Jan 9, 2008
Been doing a little reading since the Christmas Holiday, as the long nights of Winter dictate. And I have a lot more on my night table to get me through the next few months. Andrew Vachss (my favorite eye patch-sportin' author), Stephen Hunter (my favorite film critic turned author) and some nice non-fiction stuff as well.
My current fascination is Dan Simmons' The Terror, a fictionalized account of the real-life ordeal of the H.M.S. Erebus and the H.M.S. Terror in the Arctic Circle in the mid-1800's. He adds a supernatural element to the whole tale to make it a fun Horror read to boot. If you aren't familiar with Simmons' work, he may be the only guy out there who is equally adept at the Sci-Fi and Horror genres. Summer of Night and A Winter's Haunting are great Horror tales out of the Ghost Story and It mold. Hyperion and it's sequels are truly unique in the Sci-Fi field, with some going as far as claiming that the main concept of machine vs. Man in The Matrix was lifted from it. I dunno about that. And if someone were going to steal the story from Hyperion, I would hope that they would make a better series of films out of them. 'Nuff said.
This novel, however, is really gripping me. It's a slow read, jumping from personal diaries to third person narrative back and forth through a three-year period, but a fascinating one. It plays right into one of my other obsessions too. I love, absolutely love, reading about expeditions to the Arctic Ocean and Antarctica. Can't get enough of that shit. I have often thought about actually going to Antarctica via New Zealand just to be a part of that vast, unrelenting wasteland on the bottom of the world. Gia thinks I'm crazy, especially since I hate Winter, yet I have these crazy yearnings to go to very extreme cold weather locales. I wanna sleep in an ice hotel, drink in an ice bar, see the Aurora Borealis or Aurora Australis. Feel a cold colder than any I have ever experienced in NY State.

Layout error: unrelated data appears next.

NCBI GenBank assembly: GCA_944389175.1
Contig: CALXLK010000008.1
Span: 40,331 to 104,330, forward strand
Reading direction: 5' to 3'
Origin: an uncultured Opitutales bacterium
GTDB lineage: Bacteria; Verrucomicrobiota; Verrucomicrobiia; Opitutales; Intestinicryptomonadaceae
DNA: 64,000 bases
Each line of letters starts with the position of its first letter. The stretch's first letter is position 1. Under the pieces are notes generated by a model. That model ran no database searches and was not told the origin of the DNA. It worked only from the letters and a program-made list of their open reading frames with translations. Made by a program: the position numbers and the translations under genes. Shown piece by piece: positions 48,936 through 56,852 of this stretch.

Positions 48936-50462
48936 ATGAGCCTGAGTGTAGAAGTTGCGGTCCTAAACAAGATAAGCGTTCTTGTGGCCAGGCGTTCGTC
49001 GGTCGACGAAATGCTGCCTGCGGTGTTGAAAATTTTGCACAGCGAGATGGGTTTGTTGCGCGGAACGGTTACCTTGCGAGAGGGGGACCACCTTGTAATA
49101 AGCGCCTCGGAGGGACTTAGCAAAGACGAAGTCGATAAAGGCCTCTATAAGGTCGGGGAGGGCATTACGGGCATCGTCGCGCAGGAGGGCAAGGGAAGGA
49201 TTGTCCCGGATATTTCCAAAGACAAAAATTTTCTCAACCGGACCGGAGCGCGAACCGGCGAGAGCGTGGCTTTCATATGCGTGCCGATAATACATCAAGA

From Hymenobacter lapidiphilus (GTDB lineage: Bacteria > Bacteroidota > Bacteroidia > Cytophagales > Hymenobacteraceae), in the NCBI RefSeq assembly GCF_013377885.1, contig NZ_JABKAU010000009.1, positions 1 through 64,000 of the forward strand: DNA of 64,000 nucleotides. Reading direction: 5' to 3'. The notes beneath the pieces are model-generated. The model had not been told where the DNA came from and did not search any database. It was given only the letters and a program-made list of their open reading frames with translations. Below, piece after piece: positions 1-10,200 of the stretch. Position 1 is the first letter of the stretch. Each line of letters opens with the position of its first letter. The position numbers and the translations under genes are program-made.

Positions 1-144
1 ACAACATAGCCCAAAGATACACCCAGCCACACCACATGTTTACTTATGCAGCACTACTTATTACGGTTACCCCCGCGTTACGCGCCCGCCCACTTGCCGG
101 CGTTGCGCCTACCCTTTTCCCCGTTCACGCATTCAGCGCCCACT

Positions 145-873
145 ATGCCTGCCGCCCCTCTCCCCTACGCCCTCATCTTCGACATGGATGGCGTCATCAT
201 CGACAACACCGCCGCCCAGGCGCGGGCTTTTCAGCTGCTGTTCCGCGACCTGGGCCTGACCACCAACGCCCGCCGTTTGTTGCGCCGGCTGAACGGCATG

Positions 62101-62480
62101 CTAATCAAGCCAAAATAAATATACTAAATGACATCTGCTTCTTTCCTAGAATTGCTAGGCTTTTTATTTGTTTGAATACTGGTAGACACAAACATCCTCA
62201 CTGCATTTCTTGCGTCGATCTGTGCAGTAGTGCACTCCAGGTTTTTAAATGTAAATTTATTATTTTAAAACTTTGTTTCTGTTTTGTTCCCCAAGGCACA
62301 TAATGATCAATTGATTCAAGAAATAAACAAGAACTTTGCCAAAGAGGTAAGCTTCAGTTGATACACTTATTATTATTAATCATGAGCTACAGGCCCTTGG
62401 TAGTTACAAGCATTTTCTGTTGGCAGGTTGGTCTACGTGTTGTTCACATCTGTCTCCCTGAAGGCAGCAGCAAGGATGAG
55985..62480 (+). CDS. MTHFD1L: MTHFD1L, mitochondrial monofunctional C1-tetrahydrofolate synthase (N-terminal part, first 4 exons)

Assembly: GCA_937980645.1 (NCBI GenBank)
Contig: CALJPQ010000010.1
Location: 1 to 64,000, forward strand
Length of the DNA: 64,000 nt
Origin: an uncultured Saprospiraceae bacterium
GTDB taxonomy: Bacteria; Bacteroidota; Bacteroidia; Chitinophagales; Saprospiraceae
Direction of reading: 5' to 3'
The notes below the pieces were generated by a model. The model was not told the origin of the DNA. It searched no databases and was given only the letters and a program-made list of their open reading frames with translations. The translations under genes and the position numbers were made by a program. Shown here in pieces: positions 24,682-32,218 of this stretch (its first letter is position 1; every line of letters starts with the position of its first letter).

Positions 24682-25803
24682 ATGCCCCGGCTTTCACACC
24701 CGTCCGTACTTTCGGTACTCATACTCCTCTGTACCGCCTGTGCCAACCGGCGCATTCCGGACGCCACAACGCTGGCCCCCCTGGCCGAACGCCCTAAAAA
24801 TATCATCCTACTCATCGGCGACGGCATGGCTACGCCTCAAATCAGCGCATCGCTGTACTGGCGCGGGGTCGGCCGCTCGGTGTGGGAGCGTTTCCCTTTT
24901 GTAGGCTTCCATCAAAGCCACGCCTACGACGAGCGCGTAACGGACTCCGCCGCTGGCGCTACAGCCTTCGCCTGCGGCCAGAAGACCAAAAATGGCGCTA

I can't explain it. I don't want to drive in it, shovel it, or spend a particularly long amount of time in it. I just want to be able to experience it. Once. As much as I normally hate the Winter, I can take the cold. Better than almost anyone I know. I have ridiculous circulation...my hands and feet are never cold, and my Winter coat is usually half-again as heavy as normal folks. I know that it wouldn't matter in -30 degree temperatures or worse, but still...
So I read this book, and my adventurous heart soars. I can only take an hour or so of reading before I am on the Internets to satisfy my curiosity. Looking up obscure islands above the Arctic Circle, trying to find the Northernmost settlement (it's Alert, by the way. Way up high on Ellesmere Island in Canada), deciding that is too remote and settling for the Northernmost town I would like to visit (Longyearbyen in Norway), tracing the various routes of the Northwest Passage, reading about a couple stranded in Antarctica by a vicious storm. I love this crap!
I've gone as far, years ago, to inquire about job opportunities in Antarctica. It was right after I left a stuffy bank job, and before I started working from home. Way before I met Gia, obviously. I almost did it. Did you know that the US Military can give service medals for living/working in Antarctica with special attachments for those who winter over? Neither did I. Until reading about it on the Internets last night.
I want one!
Polar update #1 - I turned on the TV and Eight Below, the story of a scientific team and their sled dogs in the Antarctic, was airing on the channel that came on. Weird.
Polar update #2 - Looking at the suggestions on our NetFlix account, and one of the two main suggestions is Michael Palin's documentary mini-series Pole to Pole. It documents his journey from the North Pole to the South Pole. Really weird.